When someone cheats, it is usually not an isolated event, but a symptom of an underlying problem. A study on how couples resolve conflict reveals that demanding partners – individuals, who assign blame and put pressure on the other person to change, were also more likely to be cheating.
This pattern, however, only occurred when the cheating was unknown. In other words, cheating individuals acted more demanding during an argument, but only when their partners were in the dark. When the cheating was known, the pattern reversed.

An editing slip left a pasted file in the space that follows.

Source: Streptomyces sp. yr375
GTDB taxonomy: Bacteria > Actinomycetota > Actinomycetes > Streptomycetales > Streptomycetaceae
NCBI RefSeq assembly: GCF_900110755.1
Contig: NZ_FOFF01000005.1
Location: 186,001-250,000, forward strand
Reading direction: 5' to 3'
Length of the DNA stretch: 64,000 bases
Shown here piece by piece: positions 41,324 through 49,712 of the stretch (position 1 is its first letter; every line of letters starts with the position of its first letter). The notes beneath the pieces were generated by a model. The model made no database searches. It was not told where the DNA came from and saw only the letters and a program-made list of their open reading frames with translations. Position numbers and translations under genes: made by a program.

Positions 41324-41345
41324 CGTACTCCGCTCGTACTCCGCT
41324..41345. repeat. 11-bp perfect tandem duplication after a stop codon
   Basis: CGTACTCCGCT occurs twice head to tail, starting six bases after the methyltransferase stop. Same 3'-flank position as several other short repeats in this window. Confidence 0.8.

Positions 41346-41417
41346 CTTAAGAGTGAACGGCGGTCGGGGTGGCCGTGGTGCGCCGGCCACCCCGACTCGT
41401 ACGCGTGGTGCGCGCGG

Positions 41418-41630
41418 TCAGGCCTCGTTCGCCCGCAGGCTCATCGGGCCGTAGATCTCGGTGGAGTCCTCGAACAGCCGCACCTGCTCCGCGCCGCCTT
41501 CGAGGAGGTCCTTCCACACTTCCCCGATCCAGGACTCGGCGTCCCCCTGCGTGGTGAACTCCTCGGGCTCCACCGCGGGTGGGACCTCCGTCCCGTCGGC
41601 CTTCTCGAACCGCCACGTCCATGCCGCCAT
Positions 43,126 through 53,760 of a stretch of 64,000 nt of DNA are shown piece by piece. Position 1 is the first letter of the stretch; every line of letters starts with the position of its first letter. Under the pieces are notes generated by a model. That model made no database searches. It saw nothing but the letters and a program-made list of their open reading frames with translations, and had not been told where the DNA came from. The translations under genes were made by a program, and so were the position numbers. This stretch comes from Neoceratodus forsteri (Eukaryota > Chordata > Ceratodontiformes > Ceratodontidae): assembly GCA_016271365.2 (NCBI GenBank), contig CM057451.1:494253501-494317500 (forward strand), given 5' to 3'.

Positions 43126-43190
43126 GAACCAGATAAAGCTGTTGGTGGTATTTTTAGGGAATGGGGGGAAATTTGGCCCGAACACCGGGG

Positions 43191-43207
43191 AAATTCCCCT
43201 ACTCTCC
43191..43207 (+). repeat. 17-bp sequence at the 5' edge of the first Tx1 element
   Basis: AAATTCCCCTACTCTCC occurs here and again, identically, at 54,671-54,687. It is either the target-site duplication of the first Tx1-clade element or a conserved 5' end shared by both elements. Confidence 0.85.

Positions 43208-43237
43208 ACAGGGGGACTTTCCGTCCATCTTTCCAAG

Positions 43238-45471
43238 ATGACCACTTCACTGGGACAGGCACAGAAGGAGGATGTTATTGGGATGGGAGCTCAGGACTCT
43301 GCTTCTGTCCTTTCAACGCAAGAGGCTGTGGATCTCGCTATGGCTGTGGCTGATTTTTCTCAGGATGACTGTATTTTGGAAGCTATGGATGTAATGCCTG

One possible explanation for this set of findings – people, who are unhappy in a relationship, are more likely to act in controlling ways. Unhappy campers are also more likely to cheat. But, when the cheating is discovered, the tables turn; the victim gets to take control.
Infidelity is rarely an isolated event.